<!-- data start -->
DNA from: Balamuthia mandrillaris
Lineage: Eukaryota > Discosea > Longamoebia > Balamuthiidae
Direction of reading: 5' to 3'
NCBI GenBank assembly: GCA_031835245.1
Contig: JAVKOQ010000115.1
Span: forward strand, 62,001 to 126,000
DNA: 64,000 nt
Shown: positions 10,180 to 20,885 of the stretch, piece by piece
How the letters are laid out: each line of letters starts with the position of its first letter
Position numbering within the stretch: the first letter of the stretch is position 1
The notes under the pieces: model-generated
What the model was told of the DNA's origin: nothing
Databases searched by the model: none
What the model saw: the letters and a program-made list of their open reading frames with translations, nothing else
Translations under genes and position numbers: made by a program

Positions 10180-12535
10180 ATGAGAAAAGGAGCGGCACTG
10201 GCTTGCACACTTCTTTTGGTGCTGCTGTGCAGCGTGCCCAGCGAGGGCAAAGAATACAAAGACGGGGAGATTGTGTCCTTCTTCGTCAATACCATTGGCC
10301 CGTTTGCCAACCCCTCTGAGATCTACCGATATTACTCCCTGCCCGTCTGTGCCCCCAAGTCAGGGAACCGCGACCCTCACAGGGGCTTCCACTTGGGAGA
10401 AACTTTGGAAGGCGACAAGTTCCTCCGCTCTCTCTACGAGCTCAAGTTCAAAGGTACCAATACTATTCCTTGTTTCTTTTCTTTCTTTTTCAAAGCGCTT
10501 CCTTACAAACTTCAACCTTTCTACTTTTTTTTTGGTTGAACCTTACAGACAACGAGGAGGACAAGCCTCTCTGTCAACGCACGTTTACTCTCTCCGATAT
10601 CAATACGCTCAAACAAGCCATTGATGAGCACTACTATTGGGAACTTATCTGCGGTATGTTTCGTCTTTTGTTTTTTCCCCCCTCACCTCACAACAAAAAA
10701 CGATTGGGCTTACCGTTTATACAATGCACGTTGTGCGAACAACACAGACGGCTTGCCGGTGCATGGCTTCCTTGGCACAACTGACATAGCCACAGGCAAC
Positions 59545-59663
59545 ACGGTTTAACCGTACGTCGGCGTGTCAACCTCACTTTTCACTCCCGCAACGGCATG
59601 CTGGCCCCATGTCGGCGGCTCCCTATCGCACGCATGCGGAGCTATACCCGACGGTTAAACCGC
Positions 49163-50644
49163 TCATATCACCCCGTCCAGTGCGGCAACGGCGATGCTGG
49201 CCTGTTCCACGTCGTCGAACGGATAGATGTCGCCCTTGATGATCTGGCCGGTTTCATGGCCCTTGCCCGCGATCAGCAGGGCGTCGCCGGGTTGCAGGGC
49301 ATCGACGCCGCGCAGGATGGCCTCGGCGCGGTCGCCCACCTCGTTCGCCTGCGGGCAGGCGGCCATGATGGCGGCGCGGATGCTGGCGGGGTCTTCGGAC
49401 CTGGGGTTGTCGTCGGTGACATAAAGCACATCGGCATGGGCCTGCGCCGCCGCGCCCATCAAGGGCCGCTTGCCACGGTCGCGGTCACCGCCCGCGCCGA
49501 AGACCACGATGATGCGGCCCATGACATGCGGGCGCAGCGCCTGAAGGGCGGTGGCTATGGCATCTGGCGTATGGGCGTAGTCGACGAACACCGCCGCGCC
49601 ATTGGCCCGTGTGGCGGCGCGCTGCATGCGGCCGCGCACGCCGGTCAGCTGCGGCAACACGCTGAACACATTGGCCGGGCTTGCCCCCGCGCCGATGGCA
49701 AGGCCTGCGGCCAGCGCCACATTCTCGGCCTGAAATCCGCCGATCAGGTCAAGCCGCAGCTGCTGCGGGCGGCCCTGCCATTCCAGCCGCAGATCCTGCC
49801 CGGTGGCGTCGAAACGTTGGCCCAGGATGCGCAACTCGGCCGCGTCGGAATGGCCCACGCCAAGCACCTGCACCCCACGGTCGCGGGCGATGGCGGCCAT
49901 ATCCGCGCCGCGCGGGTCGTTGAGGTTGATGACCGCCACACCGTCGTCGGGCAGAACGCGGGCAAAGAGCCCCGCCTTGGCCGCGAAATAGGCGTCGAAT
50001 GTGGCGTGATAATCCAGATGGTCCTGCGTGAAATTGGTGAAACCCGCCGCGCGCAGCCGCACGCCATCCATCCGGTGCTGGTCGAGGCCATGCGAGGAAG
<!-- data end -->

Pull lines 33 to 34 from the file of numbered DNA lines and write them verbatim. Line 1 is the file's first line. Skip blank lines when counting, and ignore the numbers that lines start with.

49601 ATTGGCCCGTGTGGCGGCGCGCTGCATGCGGCCGCGCACGCCGGTCAGCTGCGGCAACACGCTGAACACATTGGCCGGGCTTGCCCCCGCGCCGATGGCA
49701 AGGCCTGCGGCCAGCGCCACATTCTCGGCCTGAAATCCGCCGATCAGGTCAAGCCGCAGCTGCTGCGGGCGGCCCTGCCATTCCAGCCGCAGATCCTGCC